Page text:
To be or not to be? To crawl or not to crawl? Clearly there are people on both sides of this issue, for typically developing kids and for those with movement issues due to medical conditions. My key PT wanted very much for Hannah to crawl, but reassured me that should she not do it, we could get those skills back when we worked with her PT plans outside at the park. However, he wanted her crawling if we could get it. The other PT with whom we work, and whom Hannah actually loves, didn't care whether she crawled or not, he just wanted her moving in order to not impact cognitive development. Parents of typically developing children may struggle with the same dilemma - studies indicate that some kids who don't crawl before walking or who do so for short time frames may have lower cognitive skills or less developed gross motor skills later on, while other studies reach opposite conclusions and suggest that crawling is simply not necessary.
I told myself it wouldn't matter if we couldn't get it, since Hannah was adept at butt scooting to such a degree I doubted her cognitive skills would suffer as a result, but we kept trying. Hearing from the therapists on both points of view, I thought of all the ways a lack of symmetry has affected me in my own health. My neck injury, as a result of car accident, is not symmetrical, and contributes to pain. When my left knee acts up and I have to shift weight differently, my whole body gets weird. I think I can begin to understand how adults with CP have pain as a result of straining against misalignment in the spine and joints caused by weight shifting that is too far from symmetrical. As humans we will never be perfect, but being too far off the symmetrical mark seems clearly detrimental. As I understand, as a parent of this particular child, it is clear that crawling develops muscle strength and would improve coordination in simultaneous movement with both sides of the body, and it will transfer to how her walk will feel and look later. Research indicates movement from crawling creates or increases myelin in the brain, allowing faster neuronal communication. Crawling is thought to stimulate integration between the hemispheres of the brain. Basically, if you can get it, it is just damn good for you, especially when you are not starting out with a typically developing child.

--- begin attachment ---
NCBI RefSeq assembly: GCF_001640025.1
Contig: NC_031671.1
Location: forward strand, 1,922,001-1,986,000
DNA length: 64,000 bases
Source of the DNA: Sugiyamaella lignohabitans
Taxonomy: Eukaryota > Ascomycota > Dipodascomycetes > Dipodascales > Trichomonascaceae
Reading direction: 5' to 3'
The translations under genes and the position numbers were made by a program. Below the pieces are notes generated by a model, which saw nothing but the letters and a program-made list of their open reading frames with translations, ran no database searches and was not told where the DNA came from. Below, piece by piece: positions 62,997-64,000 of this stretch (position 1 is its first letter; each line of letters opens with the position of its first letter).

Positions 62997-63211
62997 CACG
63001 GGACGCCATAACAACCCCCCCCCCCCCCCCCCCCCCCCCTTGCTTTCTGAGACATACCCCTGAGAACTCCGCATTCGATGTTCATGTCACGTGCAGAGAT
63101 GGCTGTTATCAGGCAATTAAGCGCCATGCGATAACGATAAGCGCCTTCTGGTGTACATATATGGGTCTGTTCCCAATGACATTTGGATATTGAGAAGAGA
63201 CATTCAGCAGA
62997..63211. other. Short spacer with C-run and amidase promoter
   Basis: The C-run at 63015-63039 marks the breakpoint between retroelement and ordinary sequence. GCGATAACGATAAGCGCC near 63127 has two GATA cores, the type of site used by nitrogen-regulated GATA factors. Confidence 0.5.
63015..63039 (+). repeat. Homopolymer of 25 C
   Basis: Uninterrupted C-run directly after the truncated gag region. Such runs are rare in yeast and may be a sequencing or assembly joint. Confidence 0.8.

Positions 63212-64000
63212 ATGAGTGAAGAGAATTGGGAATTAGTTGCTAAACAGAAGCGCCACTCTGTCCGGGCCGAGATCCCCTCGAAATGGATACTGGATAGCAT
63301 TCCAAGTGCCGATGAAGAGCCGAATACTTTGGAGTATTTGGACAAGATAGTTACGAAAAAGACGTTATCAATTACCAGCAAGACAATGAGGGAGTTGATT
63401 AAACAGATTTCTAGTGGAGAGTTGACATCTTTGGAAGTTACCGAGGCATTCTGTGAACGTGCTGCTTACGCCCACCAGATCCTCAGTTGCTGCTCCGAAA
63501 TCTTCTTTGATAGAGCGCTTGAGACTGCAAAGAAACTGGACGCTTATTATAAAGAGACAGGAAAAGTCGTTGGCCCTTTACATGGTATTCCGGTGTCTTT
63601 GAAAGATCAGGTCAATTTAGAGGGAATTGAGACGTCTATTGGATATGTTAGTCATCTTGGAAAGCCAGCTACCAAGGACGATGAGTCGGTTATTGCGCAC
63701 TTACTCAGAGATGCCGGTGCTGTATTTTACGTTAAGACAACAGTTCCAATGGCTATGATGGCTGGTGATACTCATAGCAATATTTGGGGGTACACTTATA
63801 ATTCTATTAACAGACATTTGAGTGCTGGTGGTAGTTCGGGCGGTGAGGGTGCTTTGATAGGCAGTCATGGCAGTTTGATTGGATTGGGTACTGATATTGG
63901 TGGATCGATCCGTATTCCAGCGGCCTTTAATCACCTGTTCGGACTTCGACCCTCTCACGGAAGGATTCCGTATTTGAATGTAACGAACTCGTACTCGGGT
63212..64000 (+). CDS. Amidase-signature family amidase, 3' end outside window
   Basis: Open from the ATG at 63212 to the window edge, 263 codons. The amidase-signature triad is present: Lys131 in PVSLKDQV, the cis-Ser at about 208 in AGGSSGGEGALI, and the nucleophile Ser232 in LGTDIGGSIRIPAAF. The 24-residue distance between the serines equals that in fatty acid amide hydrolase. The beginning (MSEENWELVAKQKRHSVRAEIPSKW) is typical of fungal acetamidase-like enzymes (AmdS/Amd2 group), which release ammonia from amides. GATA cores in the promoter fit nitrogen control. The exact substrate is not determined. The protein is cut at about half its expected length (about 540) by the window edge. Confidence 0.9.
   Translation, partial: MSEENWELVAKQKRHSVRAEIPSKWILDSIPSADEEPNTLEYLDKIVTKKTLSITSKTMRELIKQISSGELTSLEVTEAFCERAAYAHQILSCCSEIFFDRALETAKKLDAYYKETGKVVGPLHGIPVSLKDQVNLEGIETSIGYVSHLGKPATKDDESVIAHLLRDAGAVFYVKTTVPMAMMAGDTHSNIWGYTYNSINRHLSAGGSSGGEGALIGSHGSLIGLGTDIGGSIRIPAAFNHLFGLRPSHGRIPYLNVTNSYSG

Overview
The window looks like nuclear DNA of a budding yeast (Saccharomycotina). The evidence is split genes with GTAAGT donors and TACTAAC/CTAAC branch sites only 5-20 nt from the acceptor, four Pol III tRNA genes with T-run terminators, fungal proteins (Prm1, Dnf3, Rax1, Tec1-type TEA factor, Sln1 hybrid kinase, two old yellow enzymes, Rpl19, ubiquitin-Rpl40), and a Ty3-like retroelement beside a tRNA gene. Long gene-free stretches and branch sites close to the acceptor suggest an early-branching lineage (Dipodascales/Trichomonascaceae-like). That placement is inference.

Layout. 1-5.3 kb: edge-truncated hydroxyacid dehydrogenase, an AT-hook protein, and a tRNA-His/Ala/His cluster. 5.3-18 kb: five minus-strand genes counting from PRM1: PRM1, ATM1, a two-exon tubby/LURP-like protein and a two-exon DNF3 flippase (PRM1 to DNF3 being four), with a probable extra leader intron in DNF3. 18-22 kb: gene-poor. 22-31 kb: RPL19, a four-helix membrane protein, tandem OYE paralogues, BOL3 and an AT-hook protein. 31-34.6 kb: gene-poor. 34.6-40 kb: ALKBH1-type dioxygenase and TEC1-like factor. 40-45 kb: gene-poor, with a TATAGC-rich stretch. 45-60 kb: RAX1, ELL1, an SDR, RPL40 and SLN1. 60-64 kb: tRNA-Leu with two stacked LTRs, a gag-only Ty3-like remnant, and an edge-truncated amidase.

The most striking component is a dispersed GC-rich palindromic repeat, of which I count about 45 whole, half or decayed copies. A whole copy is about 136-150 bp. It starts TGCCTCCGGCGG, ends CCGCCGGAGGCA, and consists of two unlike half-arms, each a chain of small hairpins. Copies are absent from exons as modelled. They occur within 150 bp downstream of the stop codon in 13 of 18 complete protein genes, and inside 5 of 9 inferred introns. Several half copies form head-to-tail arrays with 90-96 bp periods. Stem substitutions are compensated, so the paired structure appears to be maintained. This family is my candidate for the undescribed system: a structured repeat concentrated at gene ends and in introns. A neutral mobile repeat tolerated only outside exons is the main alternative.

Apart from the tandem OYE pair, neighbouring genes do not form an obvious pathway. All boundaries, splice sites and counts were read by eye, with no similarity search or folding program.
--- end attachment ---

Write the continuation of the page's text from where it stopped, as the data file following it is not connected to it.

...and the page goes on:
And so, I told my PT that Hannah would be happy to be his model for promotional info on the brace he has manufactured and will now market for this purpose. We agreed to let videos of Hannah be distributed and so, the real purpose of this post becomes clear: go to YouTube and see two videos of Hannah using the "Bamboo brace" and view the results.
YouTube - Hannah Learns to Crawl With The Bamboo Brace
YouTube - How The Bamboo Brace Helps During Play
I also have later videos of Hannah free range crawling about the house, which I am sure I will post ad nauseum as I am so proud of her achievements. As you view the YouTube videos, please ignore me. I am allowing these unflattering views in the interest of benefiting others. It is for the children, people, for the children. Won't someone think of the children?
So what did the Bamboo do for my daughter? Early on we just wanted to break that bent arm pattern so common for kids like her, and breaking the pattern in the arm meant rewiring her brain, and strengthening muscles in her shoulder, trunk and back. My OT said it could be bad to limit any movement that wasn't necessary but now that OT and the orthopedic surgeon say you just don't see hemi kids with that kind of range of motion in their shoulders and upper trunk. So it helped us get to independent sitting, it helped us pull up to stand, it helped us learn to crawl, and it doesn't interfere with fine motor skills since she doesn't do much with that yet anyway. As far as I can tell, it helped rewire her brain to make new patterns that don't involve a perpetually bent elbow pulling her shoulder out of normal range, and its presence made her move her arm differently and build strength and range in the upper arm, pecs, and traps.
Would I recommend it for your child? Absolutely and without hesitation. Would I recommend your therapist talk to my PT and see if it might be a fit? You bet. If you find this post far out in the future, should you still email me for a personal private testimonial? Yup. Will I let my baby be studied for peer review evaluations of the technique and who it should be used for. Yes, yes, yes.
Do I feel lucky, on behalf of my dear daughter, yes, yes, yes. Would I have ever allowed my image to be used on YouTube in this manner if I wasn't a true believer in the technique and the product? Longtime readers will note I had only twice allowed long shot distance pictures of myself on this blog. It is for the children, people.
For the FTC, did I get anything for this product review? As beta-testers of the Bamboo in development, we received the early version and final products for free. But I would have paid, because it is full of the awesome. My baby actually brings it to me and holds out her arm to have it put on.
The Baby Bamboo - its for you! Really.